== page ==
“Moooooooooooooooooooooooooooooo”—-this is how I woke up this morning! Today was my first day waking up in my homestay house. And right next to our house are some cows including a very vocal calf. Our homestay mother cooked us a delicious breakfast— gallo pinto, plantains, agua dulce, and pineapple. It was a fun experience getting ready for clinics alongside our homestay siblings (they were getting ready for school). Our homestay mother treated us like her own children.
Jen and I then walked to our first day of clinics at Grano de Oro with our homestay sister, Sarah—we dropped her off at school on the way. It was such a beautiful walk to the clinic. On the unpaved road we passed family farms, children playing in the street, and cows down by the river.
Arriving outside the clinic there was a long line/crowd of people waiting for appointments and animal sterilization. Although it was the first day of clinics at Grano de Oro—it technically was our 4th clinic day so all of us were starting to feel more comfortable with set up and procedures. Grano de Oro is a lot more remote than our previous clinic (and I had thought the previous clinic was at the time!). Today we all saw some pretty rough cases. One of my cases I was assigned to was a dog that had previously been pregnant. However, due to lack of veterinary care, education, and funds someone had kicked the dog to abort the puppies. The owners brought her in for an exam and were not going to spay her—when the vet found out the situation he urged them to let us spay her and they agreed! We were all so excited when they said yes to the spay. We did not want this to happen to her again! She was a very sweet dog and was a perfect example of why we are here—to help beautiful animals like her! I asked the vets if they had seen stories like this before and they told me unfortunately they had. They told me this happens in other countries all over the world.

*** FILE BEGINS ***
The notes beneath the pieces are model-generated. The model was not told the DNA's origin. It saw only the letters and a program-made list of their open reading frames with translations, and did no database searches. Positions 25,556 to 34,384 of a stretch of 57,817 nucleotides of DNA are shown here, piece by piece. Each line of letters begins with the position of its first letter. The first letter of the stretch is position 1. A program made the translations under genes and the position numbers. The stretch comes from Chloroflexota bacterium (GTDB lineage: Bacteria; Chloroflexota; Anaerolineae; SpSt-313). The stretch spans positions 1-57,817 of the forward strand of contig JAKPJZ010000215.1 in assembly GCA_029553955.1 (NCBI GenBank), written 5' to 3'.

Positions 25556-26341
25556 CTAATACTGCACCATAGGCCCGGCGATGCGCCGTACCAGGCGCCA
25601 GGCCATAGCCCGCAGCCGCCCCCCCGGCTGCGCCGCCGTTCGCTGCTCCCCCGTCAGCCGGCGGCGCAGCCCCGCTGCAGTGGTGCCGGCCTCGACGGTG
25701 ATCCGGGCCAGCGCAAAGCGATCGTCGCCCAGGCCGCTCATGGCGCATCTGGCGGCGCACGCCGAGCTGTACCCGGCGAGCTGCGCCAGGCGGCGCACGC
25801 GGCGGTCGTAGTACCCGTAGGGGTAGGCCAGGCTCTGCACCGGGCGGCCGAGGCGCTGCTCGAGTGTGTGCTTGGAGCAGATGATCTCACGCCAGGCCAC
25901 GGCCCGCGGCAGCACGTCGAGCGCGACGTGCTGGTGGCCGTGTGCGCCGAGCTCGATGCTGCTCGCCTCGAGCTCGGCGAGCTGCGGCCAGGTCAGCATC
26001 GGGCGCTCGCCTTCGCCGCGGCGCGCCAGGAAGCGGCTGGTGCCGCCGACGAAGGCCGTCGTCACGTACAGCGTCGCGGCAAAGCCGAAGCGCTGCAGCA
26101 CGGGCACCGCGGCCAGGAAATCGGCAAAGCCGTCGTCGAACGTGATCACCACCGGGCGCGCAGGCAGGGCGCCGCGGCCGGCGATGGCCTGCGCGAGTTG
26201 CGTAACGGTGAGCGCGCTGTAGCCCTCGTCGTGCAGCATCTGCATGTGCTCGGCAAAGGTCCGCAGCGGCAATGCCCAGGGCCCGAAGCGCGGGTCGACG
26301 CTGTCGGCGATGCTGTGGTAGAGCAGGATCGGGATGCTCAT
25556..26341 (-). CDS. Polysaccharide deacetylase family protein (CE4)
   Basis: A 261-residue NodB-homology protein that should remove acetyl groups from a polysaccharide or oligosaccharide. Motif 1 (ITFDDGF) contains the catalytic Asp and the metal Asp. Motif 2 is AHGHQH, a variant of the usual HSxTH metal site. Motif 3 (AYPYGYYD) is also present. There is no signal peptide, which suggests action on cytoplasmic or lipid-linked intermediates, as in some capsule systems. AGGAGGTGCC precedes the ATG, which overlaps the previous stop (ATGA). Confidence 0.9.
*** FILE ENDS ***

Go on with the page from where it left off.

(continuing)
Today was another long day. We ended up finishing up quite late since our dog took extra long to wake up from anesthesia. It was exhausting but as Jen and I walked back home in the dark we knew we had accomplished something. We stopped off on the way home at a little corner store to buy a powerade—I felt like a foreigner but at the same time I felt like I had lived there for years—probably since the community was so inviting!
We got home covered in dirt, sweat, bug spray, and fleas and our homestay mother had dinner waiting for us! Then it was time for some socializing with our family, shower, and bed. We didn’t have too much trouble falling asleep as we were so tired and needed rest since tomorrow was another clinic day!